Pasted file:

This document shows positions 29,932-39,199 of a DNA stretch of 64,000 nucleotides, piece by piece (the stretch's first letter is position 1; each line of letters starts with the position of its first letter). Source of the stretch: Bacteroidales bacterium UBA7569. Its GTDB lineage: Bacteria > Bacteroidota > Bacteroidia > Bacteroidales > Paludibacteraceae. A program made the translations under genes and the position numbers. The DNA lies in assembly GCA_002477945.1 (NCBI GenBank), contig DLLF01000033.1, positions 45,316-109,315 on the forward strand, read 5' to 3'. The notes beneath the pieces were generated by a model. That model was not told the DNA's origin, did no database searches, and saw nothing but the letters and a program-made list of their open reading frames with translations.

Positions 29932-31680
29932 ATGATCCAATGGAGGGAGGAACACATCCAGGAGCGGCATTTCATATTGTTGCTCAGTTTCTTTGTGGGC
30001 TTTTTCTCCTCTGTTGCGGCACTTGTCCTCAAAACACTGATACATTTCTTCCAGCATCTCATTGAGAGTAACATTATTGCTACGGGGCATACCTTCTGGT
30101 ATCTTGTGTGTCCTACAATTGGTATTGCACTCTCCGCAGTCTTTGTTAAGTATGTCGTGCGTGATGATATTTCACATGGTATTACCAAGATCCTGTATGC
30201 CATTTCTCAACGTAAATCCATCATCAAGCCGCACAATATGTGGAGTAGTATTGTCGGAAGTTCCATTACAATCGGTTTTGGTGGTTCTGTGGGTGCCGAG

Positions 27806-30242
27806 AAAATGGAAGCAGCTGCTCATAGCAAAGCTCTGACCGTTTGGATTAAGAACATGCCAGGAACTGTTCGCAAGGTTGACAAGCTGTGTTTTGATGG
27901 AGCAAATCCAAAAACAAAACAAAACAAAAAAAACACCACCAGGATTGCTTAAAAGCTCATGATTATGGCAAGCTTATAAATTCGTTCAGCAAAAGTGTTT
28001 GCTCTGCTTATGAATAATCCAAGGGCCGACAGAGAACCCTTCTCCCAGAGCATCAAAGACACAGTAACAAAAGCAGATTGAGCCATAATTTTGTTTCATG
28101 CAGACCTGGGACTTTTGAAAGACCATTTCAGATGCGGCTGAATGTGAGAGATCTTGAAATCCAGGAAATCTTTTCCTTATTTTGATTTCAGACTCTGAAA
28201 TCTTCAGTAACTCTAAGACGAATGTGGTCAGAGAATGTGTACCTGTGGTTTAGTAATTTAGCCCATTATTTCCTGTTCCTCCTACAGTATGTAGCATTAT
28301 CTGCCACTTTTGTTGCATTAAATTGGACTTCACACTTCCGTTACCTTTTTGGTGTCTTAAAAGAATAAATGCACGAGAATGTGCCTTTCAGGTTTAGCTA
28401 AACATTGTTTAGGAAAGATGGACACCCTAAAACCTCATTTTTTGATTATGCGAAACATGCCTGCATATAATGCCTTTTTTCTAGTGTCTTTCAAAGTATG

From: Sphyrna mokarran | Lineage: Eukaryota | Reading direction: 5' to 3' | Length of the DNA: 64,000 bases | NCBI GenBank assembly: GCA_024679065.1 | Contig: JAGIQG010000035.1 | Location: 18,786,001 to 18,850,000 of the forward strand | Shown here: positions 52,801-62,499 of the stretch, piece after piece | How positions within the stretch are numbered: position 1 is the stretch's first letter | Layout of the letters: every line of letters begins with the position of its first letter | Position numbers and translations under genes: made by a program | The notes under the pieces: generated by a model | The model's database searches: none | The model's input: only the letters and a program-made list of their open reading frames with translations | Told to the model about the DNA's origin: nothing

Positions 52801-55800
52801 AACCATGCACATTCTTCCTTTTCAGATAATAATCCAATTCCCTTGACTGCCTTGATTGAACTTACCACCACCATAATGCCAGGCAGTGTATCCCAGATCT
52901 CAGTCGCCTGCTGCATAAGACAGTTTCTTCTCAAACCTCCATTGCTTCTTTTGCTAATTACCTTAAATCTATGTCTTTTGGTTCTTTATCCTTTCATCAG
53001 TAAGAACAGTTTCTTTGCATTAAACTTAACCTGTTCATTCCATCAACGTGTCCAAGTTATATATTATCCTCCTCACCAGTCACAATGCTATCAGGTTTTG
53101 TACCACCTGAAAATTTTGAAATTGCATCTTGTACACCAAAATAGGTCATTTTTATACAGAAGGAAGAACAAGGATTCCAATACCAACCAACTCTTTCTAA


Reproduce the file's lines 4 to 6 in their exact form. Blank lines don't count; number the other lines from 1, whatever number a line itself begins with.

30001 TTTTTCTCCTCTGTTGCGGCACTTGTCCTCAAAACACTGATACATTTCTTCCAGCATCTCATTGAGAGTAACATTATTGCTACGGGGCATACCTTCTGGT
30101 ATCTTGTGTGTCCTACAATTGGTATTGCACTCTCCGCAGTCTTTGTTAAGTATGTCGTGCGTGATGATATTTCACATGGTATTACCAAGATCCTGTATGC
30201 CATTTCTCAACGTAAATCCATCATCAAGCCGCACAATATGTGGAGTAGTATTGTCGGAAGTTCCATTACAATCGGTTTTGGTGGTTCTGTGGGTGCCGAG